Transport of Air to the Stratosphere: Perspectives From the Aura Microwave Limb Sounder (MLS) Instrument.

Thursday, 18 December 2014: 8:00 AM
Nathaniel J Livesey1, Michelle L Santee1, Gloria L Manney2, Michael J Schwartz1, William George Read1, Alyn Lambert1, Jessica L. Neu1 and Lucien Froidevaux1, (1)Jet Propulsion Laboratory, California Institute of Technology, Pasadena, CA, United States, (2)NorthWest Research Associates, Inc, Socorro, NM, United States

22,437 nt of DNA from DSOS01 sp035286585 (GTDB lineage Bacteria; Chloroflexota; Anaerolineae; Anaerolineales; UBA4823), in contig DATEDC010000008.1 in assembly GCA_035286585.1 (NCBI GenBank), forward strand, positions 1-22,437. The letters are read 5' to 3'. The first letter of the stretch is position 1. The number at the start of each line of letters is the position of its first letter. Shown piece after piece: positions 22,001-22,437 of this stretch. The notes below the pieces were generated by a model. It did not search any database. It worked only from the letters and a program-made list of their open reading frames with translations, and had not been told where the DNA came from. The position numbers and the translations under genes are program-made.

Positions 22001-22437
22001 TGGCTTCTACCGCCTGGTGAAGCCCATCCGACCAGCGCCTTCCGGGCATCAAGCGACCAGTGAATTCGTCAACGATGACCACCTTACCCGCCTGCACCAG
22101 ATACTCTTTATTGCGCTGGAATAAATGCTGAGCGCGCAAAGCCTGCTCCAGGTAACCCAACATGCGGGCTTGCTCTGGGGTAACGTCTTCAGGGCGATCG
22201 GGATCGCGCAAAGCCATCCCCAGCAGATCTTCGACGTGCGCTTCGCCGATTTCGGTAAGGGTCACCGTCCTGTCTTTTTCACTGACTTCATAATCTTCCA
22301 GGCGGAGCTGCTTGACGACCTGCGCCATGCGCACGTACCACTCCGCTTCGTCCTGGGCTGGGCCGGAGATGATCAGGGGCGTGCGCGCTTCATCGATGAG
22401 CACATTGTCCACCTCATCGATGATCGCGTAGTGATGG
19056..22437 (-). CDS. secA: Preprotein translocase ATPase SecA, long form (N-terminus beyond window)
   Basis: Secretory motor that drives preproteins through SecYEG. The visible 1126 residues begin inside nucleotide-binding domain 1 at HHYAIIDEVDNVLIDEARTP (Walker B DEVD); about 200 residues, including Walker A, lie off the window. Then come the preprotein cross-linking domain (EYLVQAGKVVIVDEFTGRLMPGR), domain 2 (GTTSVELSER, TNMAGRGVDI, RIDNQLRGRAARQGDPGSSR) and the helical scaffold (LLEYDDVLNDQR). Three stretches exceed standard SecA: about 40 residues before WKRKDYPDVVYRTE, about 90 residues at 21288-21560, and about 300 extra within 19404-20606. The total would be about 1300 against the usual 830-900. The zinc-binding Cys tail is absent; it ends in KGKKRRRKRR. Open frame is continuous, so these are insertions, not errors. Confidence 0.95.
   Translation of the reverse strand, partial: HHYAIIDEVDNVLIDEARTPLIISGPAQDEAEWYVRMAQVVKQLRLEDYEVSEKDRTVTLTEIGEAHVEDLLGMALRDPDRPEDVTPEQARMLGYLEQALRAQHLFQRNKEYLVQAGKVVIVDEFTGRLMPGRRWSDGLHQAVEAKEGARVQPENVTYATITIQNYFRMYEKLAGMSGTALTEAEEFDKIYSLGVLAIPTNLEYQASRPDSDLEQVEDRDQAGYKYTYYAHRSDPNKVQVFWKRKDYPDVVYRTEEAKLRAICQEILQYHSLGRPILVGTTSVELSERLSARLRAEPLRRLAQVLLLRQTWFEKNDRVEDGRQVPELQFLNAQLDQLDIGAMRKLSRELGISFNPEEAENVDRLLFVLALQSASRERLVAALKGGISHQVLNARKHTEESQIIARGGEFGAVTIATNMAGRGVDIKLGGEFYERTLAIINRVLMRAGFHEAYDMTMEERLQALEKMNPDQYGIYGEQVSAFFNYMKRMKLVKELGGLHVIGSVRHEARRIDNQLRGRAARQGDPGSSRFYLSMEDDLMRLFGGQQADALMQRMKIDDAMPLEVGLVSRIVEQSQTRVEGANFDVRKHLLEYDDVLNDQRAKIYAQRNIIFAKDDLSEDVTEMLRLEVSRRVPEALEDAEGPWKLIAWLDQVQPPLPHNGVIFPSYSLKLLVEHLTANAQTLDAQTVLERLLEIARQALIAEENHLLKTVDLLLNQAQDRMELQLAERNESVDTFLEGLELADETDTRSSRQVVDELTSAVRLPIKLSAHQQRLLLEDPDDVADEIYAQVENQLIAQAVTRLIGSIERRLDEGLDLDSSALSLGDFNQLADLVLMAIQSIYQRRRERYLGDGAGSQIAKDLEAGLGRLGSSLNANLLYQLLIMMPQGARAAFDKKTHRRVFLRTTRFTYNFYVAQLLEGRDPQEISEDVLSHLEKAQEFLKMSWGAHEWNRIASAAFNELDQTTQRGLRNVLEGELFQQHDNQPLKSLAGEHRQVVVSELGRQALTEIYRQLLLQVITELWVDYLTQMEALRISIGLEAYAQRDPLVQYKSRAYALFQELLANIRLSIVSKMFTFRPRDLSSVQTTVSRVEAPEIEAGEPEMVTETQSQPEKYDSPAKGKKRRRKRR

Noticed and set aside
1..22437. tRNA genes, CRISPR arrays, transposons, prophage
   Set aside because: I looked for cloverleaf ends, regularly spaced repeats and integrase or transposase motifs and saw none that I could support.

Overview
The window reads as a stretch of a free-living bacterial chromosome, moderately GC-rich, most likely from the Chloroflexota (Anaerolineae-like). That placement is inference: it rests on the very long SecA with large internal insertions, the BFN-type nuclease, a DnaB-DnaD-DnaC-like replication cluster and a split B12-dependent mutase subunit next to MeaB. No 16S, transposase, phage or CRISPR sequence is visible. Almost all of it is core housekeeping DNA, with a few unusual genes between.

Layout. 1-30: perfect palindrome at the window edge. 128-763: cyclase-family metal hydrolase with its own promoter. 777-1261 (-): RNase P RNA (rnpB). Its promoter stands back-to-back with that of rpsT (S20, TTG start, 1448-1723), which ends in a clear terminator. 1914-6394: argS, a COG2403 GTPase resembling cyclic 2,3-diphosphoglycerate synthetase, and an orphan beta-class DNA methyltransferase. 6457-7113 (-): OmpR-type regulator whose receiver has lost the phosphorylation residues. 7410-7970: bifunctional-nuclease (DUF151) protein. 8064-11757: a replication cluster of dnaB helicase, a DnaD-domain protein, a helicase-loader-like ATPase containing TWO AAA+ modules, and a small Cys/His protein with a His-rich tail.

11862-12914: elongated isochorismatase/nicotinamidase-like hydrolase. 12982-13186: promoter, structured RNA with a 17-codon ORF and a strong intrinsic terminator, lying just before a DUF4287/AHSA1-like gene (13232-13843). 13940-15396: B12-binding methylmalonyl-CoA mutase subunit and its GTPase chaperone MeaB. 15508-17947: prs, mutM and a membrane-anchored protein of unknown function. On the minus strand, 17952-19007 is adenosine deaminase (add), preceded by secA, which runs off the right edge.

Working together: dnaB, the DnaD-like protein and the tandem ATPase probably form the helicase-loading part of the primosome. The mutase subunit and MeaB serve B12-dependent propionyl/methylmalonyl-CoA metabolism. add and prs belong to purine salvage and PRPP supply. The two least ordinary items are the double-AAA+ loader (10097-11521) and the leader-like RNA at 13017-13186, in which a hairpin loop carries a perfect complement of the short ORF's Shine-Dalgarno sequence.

Transport of air from the troposphere to the stratosphere takes place through a variety of routes, including slow ascent through the Tropical Tropopause Layer, extra-tropical mixing in the "middleworld" and rapid lofting by deep convection (including pyro-convection) in mid and high latitudes. These transport processes determine the entry composition and humidity of the stratosphere, and thus play an important role in ozone layer stability and climate. This paper reviews the insights into these processes obtained through satellite profile measurements of atmospheric composition, humidity and clouds, in particular the measurements from the Microwave Limb Sounder (MLS) on the Aura satellite launched in 2004. We describe the available satellite observations and review findings from previous studies using these observations to investigate troposphere-to-stratosphere transport. In addition, we discuss the applicability of Lagrangian-based analysis approaches (including the "Match" technique) to quantifying the lofting of tropospheric air into the stratosphere by midlatitude deep convection.